In my experience providing couple’s therapy, this process offers a highly effective means of increasing relationship satisfaction that has positive effects far beyond the couple’s daily life.
In most instances, couple’s therapy really works to improve both individual’s bond with each other, sense of connection and relationship satisfaction.
Using therapy as means of going through the motions
The times couple’s therapy has to shift to focusing on how to dissolve the union are most often when the couple has waited too long to begin sessions.
In these instances, the relationship has gotten to the point where one or both people are already emotionally shut down and using therapy as a means of going through the motions.
The potential for a different outcome could have been greater if both people were able to assume responsibility for what each wanted sooner and pushed back against any social or personal stigma around doing so.
A mistaken belief about relationships
Often this is the case when people hold the mistaken belief that a relationship needs to get to the point of being in jeopardy of ending for both members to begin the courageous work of seeking help. This is akin to refusing to drink water because you’re only a little thirsty and can withstand the dehydration.
Relationships are similar to many areas of importance in our lives
If we don’t invest in them, through our time and attention they likely won’t be able to withstand much during time of inevitable stress. However, when a couple is able to work together, there is this huge potential to massively improve the relationship and to fast track each members’ personal goals.
Here is an example of how this can work with a fictional same sex couple named Tana and Robin. Tana, experienced a parent that regularly separated from her as a child.
She has a fear of abandonment she’s only peripherally aware of. She knows that she was affected by the absence of her parent but as with many instances of trauma, especially trauma that occurs at an early age, she’s primarily unconscious of how she’s affected in her adult life.
Expression of rage
She is aware of and expresses a rage that arises in her body when she sees her partner, Robin, pulling away at times when she feels particularly vulnerable and in need of her attention, and contact.
Rage is actually suggestive of an underlying terror
She may also experience this same uneasiness at her job when perceiving others as indicating that she’s in some way not good enough leading her to worry about being fired. This rage is actually suggestive of an underlying terror that her system neurobiologically produces as an implicit memory in her body alerting her to the possibility that what she experienced as a young child is happening again.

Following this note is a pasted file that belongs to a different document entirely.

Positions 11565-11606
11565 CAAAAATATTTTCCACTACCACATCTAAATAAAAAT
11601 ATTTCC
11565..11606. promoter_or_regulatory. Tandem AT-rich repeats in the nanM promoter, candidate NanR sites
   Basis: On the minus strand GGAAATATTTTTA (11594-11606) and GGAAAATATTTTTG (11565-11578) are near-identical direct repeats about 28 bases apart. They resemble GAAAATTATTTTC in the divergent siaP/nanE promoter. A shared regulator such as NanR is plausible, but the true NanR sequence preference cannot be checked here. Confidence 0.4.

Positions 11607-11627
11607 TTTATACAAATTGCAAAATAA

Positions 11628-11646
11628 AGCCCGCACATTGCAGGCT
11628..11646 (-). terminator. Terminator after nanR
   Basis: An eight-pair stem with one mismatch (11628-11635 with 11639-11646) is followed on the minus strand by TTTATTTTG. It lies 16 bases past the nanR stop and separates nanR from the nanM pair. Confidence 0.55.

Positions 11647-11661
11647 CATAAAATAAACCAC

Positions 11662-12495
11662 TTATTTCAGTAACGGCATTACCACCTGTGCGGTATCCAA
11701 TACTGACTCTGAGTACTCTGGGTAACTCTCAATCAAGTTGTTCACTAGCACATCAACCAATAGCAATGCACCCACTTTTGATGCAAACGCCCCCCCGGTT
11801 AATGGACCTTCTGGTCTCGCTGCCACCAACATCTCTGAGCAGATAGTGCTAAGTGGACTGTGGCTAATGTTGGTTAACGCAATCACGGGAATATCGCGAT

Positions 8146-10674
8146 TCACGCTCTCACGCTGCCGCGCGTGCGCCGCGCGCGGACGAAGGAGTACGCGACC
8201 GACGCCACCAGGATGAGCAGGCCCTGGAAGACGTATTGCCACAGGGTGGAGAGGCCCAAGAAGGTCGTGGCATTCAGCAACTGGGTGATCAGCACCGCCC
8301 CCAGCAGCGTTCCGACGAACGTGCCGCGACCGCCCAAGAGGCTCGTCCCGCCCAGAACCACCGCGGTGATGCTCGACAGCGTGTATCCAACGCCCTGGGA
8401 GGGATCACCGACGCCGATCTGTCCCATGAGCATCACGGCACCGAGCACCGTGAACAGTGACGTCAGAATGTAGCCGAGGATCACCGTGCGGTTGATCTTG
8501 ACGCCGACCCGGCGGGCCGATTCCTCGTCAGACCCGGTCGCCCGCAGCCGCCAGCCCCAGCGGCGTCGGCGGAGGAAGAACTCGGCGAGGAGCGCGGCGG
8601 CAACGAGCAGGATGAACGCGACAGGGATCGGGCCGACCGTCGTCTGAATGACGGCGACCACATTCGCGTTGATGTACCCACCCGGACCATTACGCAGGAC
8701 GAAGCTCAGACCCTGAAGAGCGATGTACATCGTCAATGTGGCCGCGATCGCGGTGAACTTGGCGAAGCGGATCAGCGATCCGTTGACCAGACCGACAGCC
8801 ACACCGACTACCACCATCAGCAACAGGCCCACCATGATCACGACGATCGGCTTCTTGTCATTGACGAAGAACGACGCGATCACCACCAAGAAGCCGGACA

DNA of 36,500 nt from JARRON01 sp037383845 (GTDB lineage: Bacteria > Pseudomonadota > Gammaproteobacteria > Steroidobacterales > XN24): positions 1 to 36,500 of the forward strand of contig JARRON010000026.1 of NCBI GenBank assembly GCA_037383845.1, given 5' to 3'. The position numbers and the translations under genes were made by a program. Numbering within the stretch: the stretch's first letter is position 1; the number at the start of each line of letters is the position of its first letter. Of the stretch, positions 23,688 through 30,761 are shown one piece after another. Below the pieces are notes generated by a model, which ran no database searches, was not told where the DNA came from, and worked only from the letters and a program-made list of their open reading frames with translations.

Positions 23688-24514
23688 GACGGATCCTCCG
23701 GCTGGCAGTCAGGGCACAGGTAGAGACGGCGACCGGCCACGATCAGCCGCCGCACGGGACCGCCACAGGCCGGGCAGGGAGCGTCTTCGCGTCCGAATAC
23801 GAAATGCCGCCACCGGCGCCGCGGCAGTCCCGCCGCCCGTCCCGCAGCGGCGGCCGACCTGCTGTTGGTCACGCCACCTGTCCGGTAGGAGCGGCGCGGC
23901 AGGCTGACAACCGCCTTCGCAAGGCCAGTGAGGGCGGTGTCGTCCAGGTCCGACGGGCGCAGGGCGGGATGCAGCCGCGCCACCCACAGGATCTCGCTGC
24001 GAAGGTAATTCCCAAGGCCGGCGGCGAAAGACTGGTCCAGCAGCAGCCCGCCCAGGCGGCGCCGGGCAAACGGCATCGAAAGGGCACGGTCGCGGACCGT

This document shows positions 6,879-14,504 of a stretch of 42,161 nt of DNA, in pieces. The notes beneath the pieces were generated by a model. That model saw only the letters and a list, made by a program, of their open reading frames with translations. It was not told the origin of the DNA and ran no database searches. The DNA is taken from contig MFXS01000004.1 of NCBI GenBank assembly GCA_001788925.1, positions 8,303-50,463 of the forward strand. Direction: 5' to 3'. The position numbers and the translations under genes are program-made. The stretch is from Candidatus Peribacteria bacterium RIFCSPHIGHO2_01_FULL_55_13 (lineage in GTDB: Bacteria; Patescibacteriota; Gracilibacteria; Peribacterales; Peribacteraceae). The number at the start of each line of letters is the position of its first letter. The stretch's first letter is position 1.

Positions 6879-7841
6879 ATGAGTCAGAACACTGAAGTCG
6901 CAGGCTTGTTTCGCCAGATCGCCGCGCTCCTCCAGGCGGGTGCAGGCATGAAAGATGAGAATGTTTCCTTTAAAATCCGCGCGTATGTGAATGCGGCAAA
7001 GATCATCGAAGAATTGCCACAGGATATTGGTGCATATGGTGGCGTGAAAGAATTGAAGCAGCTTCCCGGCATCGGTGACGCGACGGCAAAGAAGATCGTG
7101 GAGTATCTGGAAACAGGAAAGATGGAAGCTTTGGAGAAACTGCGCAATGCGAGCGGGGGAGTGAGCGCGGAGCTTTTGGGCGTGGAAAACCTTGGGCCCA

Her behaviors of yelling, crying, and accusing her partner of not caring can be understood as protest behaviors. They are attempts to get the parent to stay and to pay attention. This is what an infant is doing when arching her back, balling up her fists, and demanding soothing, reassurance and holding.
As a child, Tana learned that behaving with a high level of intensity was paramount to getting the attention necessary to sustain life. As an adult, these are the early experiences that are getting triggered in her body when she perceives her partner as withdrawing or inattentive.
For Tana’s partner, Robin, there may be a similar unconscious haunting occurring in a contrasting manner when she perceives her partner to be messaging that she’s insufficient or has failed.
Looking at overcoming and withdrawal as gaining connection
Robin had a parent she perceived as easily overwhelmed.
As a child, she learned that the best way to maintain or gain a connection with that parent was to over-cope and withdraw. She prioritized doing whatever was possible for herself so as not to risk experiencing a failed dependency bid on a parent with little supportive energy to give.
She also learned the lesson that the best she can do when someone close to her is suffering is not to make it worse.
Not risking to lose, what is needed to survive by attempting to move close
When she hears the grumblings from her partner and the demands for more closeness an unspoken rule within her arises, do not risk losing what is needed to survive by attempting to move closer. A body memory arises within her, a sense of shame and she shuts down.
It is in the experience first of discovering what’s underneath for each woman and then in creating something new by sharing that the healing of the couple and each of the members occurs. Tana slows down and tracks the moment to moment sensations of fear and rage and places them into the context of her own history.
Courageously sharing the feelings of early deprivation
As she learns to courageously share feelings of early deprivation with Robin she can begin to stay with her experience and to soothe with her own attention and breath.
The experience of radical self-love rather than repetitive pushing away through protest takes hold. Robin can experience herself as able to be with Tana and to offer what is needed through her attention and caring presence.
She begins to experience herself as capable of giving and her own confidence is strengthened. As Robin becomes aware of the internal rule to shut down that has kept her as safe as she could be as a child she can share this with Tana allowing Tana to practice receiving empathy.
Bringing out a newfound confidence
Robin can begin to substitute reflexive shutting down with a new powerful capacity to stay with. Tana can take her new experience of being able to regulate early distress into her work interactions and Robin can bring her new found confidence into taking risks of expression that were previously unavailable to her.